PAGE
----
Rating: R
Stars: Casey Affleck, Chiwetel Ejiofor, Anthony Mackie, Aaron Paul, Clifton Collins Jr., Woody Harrelson, Kate Winslet
Writer: Matt Cook
Director: John Hillcoat
Distributor: Open Road Films
Release Date: February 26, 2016

Woody Harrelson as Detective Jeffrey Allen in TRIPLE 9 | © 2016 Open Road Films

Woody Harrelson as Detective Jeffrey Allen in TRIPLE 9 | © 2016 Open Road Films

TRIPLE 9 – that is, 999 – is the U.S. police radio code for “officer down” (it’s also the British equivalent of dialing 911). When the signal is sent out, virtually every officer in the city converges on the site of the incident, leaving very few cops to deal with other crimes that may be happening at the same time.

In TRIPLE 9, a gang of Atlanta, Georgia bank robbers consisting of ex-military personnel and crooked cops uses this knowledge to attempt an epically tough heist.

This is an instance where a great premise gets bogged down in the execution. To start with the positives, director John Hillcoat stages some bravura action sequences and he’s assembled a stellar cast, with Chiwetel Ejiofor as the gang’s conflicted leader and Woody Harrelson as a decent but exhausted detective sergeant both standing out.

However, Matt Cook’s script crams a little too much into the story, muscling out the time for characterization that the whole enterprise requires. The idea of extreme moral compromise is of course great drama, but to get that, we first need to feel that the characters have reasons to be conflicted about what they’re doing.  We meet the gang when they’re already up to speed. The police officers moonlighting as criminals are not the main characters, so we’re never made to feel the kind of overwhelming internal crisis that would draw us in to these people’s psyches.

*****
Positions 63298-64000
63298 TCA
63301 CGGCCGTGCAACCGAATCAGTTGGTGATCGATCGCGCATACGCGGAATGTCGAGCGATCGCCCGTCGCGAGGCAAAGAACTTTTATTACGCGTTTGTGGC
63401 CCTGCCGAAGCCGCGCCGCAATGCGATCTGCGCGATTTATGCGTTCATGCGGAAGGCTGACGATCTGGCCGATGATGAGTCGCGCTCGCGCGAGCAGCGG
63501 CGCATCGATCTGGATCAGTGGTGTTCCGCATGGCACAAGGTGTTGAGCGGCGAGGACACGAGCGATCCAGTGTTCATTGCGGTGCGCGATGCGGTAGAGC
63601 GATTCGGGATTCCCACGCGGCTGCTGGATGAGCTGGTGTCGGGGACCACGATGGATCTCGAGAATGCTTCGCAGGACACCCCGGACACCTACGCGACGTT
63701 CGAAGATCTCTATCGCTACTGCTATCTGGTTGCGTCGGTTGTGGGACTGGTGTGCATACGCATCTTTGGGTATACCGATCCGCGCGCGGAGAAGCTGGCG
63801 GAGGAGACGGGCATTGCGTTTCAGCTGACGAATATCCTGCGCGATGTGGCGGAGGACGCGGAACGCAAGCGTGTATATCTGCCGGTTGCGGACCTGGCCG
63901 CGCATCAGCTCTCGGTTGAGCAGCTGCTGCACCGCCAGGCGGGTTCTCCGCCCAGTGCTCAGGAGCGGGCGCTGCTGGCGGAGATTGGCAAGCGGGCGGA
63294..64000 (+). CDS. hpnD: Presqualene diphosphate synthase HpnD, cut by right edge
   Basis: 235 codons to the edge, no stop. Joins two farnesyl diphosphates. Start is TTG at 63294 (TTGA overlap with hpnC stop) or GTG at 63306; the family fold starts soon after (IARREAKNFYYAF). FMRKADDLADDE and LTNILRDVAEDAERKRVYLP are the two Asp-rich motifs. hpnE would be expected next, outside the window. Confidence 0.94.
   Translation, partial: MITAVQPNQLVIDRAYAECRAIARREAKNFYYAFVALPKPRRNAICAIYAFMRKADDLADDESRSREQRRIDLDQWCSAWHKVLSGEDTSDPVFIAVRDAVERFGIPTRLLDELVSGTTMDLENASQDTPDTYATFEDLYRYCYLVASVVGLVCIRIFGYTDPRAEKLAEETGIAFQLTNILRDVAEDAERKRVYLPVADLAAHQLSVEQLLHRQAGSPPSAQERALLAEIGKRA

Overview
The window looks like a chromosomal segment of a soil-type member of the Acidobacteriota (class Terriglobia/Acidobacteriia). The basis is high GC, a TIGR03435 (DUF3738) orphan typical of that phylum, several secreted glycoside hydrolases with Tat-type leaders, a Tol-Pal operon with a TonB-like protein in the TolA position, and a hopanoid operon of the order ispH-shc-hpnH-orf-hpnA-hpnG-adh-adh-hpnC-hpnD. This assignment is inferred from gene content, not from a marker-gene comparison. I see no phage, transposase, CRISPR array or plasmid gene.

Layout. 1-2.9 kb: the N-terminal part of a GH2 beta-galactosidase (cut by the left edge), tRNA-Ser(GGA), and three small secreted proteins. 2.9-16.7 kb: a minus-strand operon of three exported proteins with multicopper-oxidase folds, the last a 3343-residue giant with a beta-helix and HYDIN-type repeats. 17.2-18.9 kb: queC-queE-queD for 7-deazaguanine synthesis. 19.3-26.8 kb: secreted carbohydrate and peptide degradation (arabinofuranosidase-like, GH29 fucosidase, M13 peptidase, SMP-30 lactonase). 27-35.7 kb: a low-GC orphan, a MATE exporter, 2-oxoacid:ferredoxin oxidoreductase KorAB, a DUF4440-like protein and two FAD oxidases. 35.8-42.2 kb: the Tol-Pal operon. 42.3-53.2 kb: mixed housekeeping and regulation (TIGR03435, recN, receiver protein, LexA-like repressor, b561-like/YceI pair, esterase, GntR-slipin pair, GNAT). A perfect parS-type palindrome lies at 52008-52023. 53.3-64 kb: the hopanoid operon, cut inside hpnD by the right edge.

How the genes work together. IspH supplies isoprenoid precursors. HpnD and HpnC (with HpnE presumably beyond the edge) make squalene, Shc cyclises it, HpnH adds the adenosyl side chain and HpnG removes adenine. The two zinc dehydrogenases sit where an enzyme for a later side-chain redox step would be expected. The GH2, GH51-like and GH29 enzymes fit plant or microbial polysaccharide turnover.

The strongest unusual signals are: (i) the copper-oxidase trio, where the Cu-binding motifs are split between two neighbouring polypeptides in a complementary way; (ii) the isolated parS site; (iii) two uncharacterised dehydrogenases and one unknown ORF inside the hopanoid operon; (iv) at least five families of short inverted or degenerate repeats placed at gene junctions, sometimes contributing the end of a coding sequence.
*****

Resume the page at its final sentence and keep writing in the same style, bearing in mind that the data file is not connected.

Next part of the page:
There’s a similar issue with the protagonists. Ejiofor’s Atwood is suitably capable, desperate, angry and resentful, while Harrelson’s Jeffrey Allen is convincingly unhappy, but we don’t get enough detail on either one to get a sense of how they got to where they are now.

Then there’s Casey Affleck as good-guy cop Chris Allen, Jeffrey’s nephew, who is at the center of the action but is drawn with relatively little nuance. Affleck does a good job with the role, but Chris isn’t given much in the way of distinctive personality traits, let alone anything that might really give him pause.

A large part of the plot is given over to the Russian-Jewish-Israeli mob operating in Atlanta, with Kate Winslet as its local chieftain. This doesn’t necessarily have to be one wrinkle too many, but the film doesn’t seem to know how to make the incongruity work for it, or what it wants to say about the clashes of race and social standing that it puts on display.

Director Hillcoat did fine work some years back with THE PROPOSITION, another film of crime and compromised law enforcement. That movie drew us in by taking its time and presenting its people with authority. TRIPLE 9 is much more densely populated and eventful, but it winds up not being able to live up to the promise of its rich concept.

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